[3] National Law Review, June 21, 2016.

[4] Jurist, “The Freedom of Information Act Was Just Amended. Here’s What Changed-And Didn’t”, Jonathon Bruno, July 2, 2016.

[5]A FOIA request itself becomes a part of the official record and can itself be released to another party.

[6] Alaska, California, District of Columbia/College Park, MD, Georgia, Illinois, Iowa, Kansas, Massachusetts, Michigan, Ohio, Pennsylvania, Texas and Washington  Records are typically lodged locally. For example, records from Hunters Point Naval Shipyard most likely are in San Bruno, whereas records from Long Beach Naval Shipyard would be in Laguna Niguel. College Park is the mother ship for most DC based agencies that are headquartered in that area.

[7] . If you have a researcher ID card from College Park, it can be used at any NARA facility.

[8] For example, the Navy has a numerical filing system for categorizing their records. One of the categories is “Correspondence” and while general in its description, it often contains specific references to a research topic that is not necessarily apparent at first blush in the Finding Aid’s record description. For example, while the Navy did not maintain its procurement records for World War II, there is correspondence that addressed procurement.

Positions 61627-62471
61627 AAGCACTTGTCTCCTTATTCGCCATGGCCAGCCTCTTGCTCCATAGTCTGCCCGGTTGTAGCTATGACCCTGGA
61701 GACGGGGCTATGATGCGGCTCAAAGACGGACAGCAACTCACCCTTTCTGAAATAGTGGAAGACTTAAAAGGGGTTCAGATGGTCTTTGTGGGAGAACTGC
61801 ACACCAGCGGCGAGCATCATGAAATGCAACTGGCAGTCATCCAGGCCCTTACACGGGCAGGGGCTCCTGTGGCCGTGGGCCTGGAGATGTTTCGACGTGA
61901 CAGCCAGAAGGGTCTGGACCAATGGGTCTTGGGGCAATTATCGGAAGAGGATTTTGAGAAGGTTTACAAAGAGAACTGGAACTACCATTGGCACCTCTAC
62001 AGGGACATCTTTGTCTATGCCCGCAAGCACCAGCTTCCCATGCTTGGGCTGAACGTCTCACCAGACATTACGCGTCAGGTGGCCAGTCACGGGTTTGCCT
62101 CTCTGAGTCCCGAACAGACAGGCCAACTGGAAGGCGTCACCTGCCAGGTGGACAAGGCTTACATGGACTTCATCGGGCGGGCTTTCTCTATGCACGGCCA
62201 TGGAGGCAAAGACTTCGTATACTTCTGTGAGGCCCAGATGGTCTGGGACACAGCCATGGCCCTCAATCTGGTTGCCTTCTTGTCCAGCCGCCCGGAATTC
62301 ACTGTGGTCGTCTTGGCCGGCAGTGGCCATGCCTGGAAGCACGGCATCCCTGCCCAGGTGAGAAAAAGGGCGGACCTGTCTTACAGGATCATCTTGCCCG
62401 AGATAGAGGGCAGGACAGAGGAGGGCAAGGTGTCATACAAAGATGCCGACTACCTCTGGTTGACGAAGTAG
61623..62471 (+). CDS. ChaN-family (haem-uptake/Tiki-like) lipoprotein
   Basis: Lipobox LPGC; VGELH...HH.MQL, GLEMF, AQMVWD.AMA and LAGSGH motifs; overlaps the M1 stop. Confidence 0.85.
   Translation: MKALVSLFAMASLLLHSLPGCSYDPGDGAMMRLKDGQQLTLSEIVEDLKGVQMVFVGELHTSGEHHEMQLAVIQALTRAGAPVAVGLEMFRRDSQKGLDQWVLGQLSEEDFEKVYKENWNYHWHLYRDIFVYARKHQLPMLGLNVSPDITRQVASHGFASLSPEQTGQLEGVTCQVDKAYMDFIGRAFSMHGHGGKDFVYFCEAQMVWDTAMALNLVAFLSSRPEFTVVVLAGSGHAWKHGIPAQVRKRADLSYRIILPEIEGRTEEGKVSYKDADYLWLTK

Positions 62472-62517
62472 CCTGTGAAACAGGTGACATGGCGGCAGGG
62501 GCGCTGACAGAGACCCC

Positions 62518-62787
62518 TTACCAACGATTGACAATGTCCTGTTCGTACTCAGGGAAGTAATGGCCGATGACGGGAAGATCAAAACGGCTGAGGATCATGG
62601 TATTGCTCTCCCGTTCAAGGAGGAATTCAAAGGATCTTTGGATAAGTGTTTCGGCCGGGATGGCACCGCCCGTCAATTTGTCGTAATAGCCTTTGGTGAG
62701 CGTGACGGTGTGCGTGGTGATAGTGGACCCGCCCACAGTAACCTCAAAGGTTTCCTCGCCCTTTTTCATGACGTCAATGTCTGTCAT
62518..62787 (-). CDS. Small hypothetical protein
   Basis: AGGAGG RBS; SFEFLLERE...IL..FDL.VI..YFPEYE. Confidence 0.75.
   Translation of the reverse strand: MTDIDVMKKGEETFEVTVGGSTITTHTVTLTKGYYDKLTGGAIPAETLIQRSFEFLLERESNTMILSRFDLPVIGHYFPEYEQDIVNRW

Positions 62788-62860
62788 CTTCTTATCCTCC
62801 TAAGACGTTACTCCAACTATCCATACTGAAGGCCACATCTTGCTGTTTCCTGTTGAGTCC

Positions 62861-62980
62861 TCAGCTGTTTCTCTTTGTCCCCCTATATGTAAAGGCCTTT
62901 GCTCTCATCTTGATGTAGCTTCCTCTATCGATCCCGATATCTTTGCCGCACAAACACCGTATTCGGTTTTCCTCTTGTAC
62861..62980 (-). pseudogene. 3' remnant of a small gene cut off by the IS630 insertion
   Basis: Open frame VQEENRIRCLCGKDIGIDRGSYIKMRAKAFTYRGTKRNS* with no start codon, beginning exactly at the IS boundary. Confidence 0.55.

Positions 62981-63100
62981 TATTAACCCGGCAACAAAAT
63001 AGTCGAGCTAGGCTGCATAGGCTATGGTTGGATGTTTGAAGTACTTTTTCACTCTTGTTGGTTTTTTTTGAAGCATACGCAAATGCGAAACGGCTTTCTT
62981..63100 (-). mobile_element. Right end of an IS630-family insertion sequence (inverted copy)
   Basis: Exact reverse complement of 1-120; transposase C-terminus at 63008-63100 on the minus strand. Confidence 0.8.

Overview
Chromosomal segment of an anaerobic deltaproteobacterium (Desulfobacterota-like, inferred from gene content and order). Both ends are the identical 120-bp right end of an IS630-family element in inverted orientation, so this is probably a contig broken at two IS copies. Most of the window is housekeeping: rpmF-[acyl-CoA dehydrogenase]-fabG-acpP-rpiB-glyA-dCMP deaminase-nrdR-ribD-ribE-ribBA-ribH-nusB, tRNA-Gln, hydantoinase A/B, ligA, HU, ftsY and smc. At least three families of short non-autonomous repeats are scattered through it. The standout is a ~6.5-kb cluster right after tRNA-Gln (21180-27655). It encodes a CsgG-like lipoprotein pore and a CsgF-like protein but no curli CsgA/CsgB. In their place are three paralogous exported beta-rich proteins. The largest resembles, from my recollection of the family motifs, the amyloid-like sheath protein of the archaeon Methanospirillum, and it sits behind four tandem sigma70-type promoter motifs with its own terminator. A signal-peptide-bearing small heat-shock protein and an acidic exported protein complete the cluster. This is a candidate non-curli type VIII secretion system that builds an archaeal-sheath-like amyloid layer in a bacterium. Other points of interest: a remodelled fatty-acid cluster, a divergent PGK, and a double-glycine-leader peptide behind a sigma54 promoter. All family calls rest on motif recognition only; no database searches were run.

[9] See for a list of FRC offices.

Nancy S. Barber
California, USA

Nancy S. Barber founded Glass Key Investigations in 1988. Glass Key Investigations provides investigative services for matters involving toxic tort, environmental, land use, elder abuse and civil litigation. The firm conducts corporate research, witness locate and trial support.

Ms. Barber holds a Forensic Environmental Investigation Certification., B.A. in Spanish, a M.A. in Latin American Studies, a Paralegal Certificate and a nursing home ombudsman certification. She has served as in instructor in environmental law and paralegal training. Glass Key Investigations was awarded fees in a public land use action filed in U.S. District Court case in which the firm donated pro-bono services to a plaintiff’s action against the federal government.

Ms. Barber is a member of the California Association of Licensed Investigators (CALI), National Association of Legal Investigators (NALI), Council of International Investigators (CII) and National Council of Investigation and Security Services (NCISS).